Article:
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perennial2450x270Do it yourself perrenials
See photos of the local perrenial transplants that flourish 4 years later.

Perennial Gardens: 4 years later

The main house on the property has a large deck facing north, out to the driveway. We built the house and deck one nail at time. A "Do it yourself" article on the main house could be awhile.

The deck off the main house is 544 square feet; we built a planter running along the base of the deck. Instead of making a railing, we created our first perennial garden on the property consisting of tiger lilies. Year one, we could still see under the deck, as we did not put fascia boards or lattice to cover the gap. By year two, the lilies were flush to the top of the deck.

Now, 4 years later the lilies are ready to bloom and they have reached the height of a railing. Once in bloom, the main deck will be wrapped in a waist high border of abundant, orange tiger lilies. Awesome!

To achieve even more height and amplify stone steps leading off the deck, we planted Catnip - check out how tall and straight Catnip grows after a few years: a very unique looking plant.

The terraced perennial garden is coming along nicely. Everything we've transplanted and grown from seed has rooted, and is beginning to bloom. The Lilac trees took a bit of the hit, but are making it. Wild ground cover roses we transplanted fairly late have surprised us, and begun to sprout new leaves. The Uwe trees we bought are also showing signs of growth, producing bright green buds. The archangel we took from our back garden is multiplying rapidly, it seems to propagate during summer months as its flowering cycle is early spring.

Perennial ground cover plants are also holding strong next year we should see a drastic change in the terraced perennial garden. It will be twice as full. Plants will fill in the gaps and become stand alone entities; among clusters of complimentary colors.

Perennial Gardens: For Families

The reality for many aspiring green-thumbs is that most simply don't have enough time; making perennial gardens is the way to go. Once you've chosen where you want or need a garden - think long broad strokes in your horticulture habits.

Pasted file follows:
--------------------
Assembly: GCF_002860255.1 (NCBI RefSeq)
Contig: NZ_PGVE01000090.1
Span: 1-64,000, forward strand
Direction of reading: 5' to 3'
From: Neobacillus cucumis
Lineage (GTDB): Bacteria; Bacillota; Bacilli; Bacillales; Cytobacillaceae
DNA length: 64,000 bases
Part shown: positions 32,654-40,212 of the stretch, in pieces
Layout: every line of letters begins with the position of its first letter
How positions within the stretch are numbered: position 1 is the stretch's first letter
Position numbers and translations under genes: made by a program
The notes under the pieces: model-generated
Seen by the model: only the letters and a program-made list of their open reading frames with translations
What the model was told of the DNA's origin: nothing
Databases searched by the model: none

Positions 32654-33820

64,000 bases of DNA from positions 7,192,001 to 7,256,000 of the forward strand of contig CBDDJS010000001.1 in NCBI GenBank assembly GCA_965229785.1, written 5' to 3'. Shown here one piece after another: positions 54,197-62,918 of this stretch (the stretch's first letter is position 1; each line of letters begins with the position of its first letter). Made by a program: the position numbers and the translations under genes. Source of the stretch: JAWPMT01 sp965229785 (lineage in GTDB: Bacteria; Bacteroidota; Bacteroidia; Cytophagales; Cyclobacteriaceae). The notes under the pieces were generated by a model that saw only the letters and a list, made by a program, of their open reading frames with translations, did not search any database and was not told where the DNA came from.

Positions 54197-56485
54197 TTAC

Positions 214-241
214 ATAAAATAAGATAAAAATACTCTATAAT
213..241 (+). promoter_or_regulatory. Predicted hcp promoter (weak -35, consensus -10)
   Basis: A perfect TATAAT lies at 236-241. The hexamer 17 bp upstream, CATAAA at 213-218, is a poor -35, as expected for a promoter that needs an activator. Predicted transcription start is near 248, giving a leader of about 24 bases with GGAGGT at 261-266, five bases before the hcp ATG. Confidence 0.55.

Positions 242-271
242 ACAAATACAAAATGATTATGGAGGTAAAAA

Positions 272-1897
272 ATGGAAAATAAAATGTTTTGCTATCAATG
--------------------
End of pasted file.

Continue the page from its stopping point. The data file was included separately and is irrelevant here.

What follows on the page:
Have a good go at it this fall - get the earth ready, till and frame the area with rocks, beams or tall grass. Grab some local flowers cut the tops and plant stalks with root balls same goes for grasses or tubers.

Come spring next year, you will have a great planting area with perennials and grasses spreading their roots and sprouting up. Check out flowers that grow best in your area. Start looking for plants that are easy to access and transplant. For those plants you must have ?lilies are my weakness? check out the nurseries we suggest. They have great prices, good selections and they offer valuable information on each type of plant they sell.

Acorns hopes to be bringing you more cool tips on how to choose great "Do it yourself projects". Our "Do it yourself Greenhouse" article follows this one. It features woodworking projects and greenhouse building tips.

Don't hesitate. You can landscape your own perennial garden during the summer, keeping your eye on all the plants you see in bloom around you, and come fall wait till most of them look dead - cut off the stalks and plant the roots. Perennial gardens are the ticket---they are versatile and last forever.

Get gardening!

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